Damping Undamped and damped vibration: The response of a spring ‐ mass model predicts that the system will oscillate indefinitely. However, everyday observation indicates that most freely oscillating systems eventually die out and reduce to zero motion. The choice of representative model for the observed decay in an oscillating system is based partially on physical observation and partially on mathematical convenience. The theory of differential equations suggests that adding a term to equation of the form, where c is a constant, will result in a solution x(t) that dies out. Physical observation agrees fair well with this model and it is used very successfully to model the damping or decay in a variety of mechanical systems. This type of damping is called the viscous damping.
Damping The laminar flow of the oil through the perforations as the piston moves causes a damping force on the piston. The force is proportional to the velocity of the piston, in a direction opposite that of the piston motion. This damping force has the form: where c is a constant of proportionality related to the oil viscosity. The constant c, called the damping coefficient, has units of Ns/m, or kg/s.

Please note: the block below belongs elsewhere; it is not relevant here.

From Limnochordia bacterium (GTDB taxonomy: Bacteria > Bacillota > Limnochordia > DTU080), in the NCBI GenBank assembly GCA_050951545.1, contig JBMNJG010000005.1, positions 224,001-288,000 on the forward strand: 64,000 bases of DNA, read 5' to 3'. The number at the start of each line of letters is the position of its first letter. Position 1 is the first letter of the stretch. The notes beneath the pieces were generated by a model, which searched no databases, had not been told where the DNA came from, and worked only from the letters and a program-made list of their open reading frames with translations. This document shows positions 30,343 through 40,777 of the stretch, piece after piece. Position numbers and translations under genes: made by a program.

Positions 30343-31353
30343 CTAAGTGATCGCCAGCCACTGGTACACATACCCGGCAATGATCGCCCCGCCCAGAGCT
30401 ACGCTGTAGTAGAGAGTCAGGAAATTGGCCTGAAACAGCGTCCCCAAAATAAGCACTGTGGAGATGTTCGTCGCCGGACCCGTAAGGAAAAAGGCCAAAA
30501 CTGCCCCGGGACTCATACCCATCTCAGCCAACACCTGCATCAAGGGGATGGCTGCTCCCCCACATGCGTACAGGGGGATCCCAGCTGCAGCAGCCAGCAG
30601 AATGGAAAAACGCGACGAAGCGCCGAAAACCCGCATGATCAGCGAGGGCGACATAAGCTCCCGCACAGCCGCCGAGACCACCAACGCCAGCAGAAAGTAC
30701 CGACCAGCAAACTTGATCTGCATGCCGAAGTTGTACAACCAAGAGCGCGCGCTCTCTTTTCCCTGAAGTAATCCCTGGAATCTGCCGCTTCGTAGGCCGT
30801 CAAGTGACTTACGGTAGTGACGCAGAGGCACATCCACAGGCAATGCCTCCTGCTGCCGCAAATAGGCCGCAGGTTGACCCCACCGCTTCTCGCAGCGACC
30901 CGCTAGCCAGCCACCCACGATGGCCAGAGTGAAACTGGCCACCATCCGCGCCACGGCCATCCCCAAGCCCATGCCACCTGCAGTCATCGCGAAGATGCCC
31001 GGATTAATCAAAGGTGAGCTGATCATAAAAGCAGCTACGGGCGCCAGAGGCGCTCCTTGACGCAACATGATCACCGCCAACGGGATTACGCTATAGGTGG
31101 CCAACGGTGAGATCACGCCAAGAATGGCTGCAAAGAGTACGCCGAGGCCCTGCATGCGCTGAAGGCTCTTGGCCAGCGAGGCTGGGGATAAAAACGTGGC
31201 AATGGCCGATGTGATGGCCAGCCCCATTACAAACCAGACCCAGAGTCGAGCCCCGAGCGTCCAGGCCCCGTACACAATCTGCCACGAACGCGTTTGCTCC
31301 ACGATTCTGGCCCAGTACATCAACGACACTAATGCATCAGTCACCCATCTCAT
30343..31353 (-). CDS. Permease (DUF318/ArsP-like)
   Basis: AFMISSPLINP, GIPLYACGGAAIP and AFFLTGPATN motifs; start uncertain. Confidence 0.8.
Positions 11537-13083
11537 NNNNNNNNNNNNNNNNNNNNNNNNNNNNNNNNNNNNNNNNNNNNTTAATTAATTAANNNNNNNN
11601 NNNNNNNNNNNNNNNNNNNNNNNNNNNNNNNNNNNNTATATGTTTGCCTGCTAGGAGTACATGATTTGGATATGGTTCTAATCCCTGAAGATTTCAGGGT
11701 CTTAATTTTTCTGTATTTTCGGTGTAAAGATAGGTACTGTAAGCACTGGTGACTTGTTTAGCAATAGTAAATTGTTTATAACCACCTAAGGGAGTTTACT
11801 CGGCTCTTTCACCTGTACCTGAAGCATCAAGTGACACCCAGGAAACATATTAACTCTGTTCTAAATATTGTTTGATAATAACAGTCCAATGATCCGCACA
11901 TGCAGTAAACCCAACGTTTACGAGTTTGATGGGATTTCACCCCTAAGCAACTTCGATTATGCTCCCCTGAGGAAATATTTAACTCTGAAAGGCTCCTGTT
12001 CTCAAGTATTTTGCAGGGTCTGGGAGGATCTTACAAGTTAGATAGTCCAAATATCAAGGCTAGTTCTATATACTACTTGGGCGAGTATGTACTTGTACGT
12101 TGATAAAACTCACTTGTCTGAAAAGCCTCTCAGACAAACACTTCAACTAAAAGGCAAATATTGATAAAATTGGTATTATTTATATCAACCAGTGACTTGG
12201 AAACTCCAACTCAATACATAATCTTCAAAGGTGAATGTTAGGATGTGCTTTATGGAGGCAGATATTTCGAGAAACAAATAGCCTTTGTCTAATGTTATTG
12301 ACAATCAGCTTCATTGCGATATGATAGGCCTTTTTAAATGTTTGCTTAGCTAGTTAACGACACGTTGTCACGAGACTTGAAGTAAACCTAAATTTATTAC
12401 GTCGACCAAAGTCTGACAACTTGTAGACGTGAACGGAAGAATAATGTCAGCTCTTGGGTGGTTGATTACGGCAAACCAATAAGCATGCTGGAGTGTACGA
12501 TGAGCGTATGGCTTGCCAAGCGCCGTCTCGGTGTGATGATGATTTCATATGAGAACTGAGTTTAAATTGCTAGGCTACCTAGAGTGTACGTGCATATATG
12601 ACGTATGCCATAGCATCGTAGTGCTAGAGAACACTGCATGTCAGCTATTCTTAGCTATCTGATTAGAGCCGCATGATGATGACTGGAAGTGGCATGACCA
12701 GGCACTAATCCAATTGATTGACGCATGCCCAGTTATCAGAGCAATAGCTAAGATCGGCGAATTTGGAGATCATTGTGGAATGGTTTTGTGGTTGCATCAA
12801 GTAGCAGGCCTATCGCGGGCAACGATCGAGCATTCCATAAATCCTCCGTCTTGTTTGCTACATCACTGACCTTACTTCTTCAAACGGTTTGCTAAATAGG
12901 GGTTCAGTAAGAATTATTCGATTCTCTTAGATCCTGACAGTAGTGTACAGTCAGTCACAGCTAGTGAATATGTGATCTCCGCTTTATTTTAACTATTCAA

Damped free vibration of SDOF Consider the spring ‐ mass system with an energy dissipating mechanism described by the damping force as shown in the figure. It is assumed that the damping force FD is proportional to the velocity of the mass, as shown; the damping coefficient is c. When Newton’s second law is applied, this model for the damping force leads to a linear differential equation,